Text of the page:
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Centenary tribute to a giant of American musical theatre

The stress is on selecting pieces that showcase Gershwin rather than jazz, which is as it should be. If some of them are not great jazz, the album still is a fitting tribute

Someone to Watch Over Me
The classic songs of
George and Ira Gershwin
Rs 100

When George Gershwin, born in 1899, died before reaching 40, his prodigious talent had established him as one of the great names of American musical theatre. In an age when they were growing together, the Broadway musical inevitably fed jazz, but Gershwin did so more than most.

Many numbers here have vocals. Classic vocal jazz mostly had a singer backed by instrumentalists of whom one or more soloed. The best example in this album is Billie Holiday on Let's call the whole thing off, which has lovely tenor sax and trumpet solos. Similarly, Sarah Vaughan puts all her heart into Embraceable you with a piano solo to back her.

But jazz vocalists have also had a weapon in scat singing, where the use of nonsense syllables frees them from the obligation of making up words as they improvise the melody. The two greatest exponents of scatting, Louis Armstrong and Ella Fitzgerald, join forces with Armstrong's trumpet on It ain't necessarily so.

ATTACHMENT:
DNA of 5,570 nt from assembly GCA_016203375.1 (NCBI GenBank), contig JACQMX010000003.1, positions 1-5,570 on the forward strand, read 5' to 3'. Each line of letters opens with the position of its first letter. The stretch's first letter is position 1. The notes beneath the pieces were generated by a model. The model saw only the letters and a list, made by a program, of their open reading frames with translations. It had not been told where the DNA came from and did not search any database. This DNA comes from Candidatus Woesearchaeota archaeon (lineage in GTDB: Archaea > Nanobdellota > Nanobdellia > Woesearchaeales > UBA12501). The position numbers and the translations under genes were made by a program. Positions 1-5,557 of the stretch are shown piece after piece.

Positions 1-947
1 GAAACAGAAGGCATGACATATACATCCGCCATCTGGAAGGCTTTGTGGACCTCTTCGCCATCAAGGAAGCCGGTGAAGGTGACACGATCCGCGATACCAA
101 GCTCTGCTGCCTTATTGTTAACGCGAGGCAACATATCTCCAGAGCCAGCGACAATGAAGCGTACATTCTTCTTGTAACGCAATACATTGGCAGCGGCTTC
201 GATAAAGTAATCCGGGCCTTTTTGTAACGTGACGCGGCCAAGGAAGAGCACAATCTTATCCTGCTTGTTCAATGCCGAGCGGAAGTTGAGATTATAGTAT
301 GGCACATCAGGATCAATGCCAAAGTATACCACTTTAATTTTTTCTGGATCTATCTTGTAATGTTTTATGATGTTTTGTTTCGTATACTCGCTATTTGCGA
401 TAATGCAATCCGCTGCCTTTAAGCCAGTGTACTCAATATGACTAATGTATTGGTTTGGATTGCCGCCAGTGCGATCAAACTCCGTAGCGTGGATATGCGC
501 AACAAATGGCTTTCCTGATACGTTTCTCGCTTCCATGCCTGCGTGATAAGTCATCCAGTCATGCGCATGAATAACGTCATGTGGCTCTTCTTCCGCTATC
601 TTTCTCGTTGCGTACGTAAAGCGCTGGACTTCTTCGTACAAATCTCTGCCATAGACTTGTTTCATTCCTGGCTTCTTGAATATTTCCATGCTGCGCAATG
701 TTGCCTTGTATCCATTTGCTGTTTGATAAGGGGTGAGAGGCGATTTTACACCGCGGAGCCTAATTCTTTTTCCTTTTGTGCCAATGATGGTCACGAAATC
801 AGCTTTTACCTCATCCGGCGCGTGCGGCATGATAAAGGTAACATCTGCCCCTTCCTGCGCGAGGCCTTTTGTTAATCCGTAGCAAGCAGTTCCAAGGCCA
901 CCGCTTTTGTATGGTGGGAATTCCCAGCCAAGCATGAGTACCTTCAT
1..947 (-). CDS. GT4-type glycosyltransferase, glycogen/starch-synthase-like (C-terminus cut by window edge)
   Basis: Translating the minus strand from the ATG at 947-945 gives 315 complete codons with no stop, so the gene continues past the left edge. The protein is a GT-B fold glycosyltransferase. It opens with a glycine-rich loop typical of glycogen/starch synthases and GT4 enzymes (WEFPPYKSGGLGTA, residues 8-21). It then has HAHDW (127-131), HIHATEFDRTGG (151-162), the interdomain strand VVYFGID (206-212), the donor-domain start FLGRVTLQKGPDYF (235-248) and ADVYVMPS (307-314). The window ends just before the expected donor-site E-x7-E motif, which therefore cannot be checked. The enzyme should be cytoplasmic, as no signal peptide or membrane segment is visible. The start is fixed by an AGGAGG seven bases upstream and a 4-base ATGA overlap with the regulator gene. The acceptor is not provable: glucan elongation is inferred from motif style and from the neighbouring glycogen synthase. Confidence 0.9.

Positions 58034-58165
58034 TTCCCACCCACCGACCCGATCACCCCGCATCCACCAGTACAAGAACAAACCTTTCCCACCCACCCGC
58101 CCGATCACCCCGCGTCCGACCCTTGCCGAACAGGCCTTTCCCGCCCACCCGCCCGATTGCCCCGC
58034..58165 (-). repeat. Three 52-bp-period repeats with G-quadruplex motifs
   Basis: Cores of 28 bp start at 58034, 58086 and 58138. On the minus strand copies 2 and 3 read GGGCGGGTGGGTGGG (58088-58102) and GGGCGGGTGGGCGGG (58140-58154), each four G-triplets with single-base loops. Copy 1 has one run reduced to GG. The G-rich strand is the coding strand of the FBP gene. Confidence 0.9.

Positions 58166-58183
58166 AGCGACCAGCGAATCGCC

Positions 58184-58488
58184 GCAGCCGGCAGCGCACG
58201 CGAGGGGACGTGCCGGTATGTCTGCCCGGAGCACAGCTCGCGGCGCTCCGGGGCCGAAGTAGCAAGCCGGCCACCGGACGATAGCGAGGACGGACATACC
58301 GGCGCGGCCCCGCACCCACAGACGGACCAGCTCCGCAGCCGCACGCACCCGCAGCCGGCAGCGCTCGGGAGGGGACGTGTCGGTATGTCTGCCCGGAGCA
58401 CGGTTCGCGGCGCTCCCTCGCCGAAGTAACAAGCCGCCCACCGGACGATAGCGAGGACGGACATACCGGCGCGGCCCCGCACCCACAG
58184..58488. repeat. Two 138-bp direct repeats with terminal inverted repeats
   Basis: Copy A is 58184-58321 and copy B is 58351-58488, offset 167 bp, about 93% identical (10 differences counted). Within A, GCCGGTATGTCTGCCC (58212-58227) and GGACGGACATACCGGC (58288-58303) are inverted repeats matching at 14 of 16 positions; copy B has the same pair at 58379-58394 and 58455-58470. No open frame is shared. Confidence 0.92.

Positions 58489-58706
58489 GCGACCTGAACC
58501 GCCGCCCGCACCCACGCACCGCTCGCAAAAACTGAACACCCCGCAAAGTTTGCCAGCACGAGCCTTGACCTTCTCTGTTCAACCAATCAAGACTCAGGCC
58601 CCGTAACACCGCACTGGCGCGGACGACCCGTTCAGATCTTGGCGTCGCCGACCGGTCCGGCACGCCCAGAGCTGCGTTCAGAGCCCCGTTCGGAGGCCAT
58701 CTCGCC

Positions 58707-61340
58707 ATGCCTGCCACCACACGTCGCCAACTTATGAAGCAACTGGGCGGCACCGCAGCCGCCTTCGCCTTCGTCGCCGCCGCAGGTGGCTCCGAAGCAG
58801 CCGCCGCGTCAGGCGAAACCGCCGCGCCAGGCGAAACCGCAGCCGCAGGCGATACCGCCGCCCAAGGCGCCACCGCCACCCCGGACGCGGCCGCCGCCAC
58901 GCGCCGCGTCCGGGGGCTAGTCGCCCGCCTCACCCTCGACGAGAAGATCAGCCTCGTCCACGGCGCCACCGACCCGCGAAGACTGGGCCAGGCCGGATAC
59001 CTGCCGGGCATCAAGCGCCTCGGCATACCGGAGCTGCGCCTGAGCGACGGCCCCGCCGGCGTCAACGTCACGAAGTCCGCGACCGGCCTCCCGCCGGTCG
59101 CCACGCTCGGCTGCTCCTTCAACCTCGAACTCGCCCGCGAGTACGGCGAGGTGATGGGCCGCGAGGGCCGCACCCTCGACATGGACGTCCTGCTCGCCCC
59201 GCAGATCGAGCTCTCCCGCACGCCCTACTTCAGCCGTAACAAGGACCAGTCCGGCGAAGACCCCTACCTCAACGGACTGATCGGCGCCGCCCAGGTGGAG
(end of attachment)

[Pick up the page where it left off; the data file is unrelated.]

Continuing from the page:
The purely instrumental numbers are textbook jazz in their emphasis on solos. We have Coleman Hawkins on tenor sax in How long has this been going on? There's Benny Carter on alto sax in A foggy day. Erroll Garner on piano in Strike up the band sets up his inexorable left-hand rhythm against staggered right-hand timing of the melody. The astonishingly lyrical sax of Roland Kirk improvises almost all the way through Someone to watch over me to give the cunning impression of merging with Duke Ellington's In a sentimental mood. The trombonist Jimmy Cleveland, who rarely led his own group, has an extraordinary solo on Our love is here to stay.


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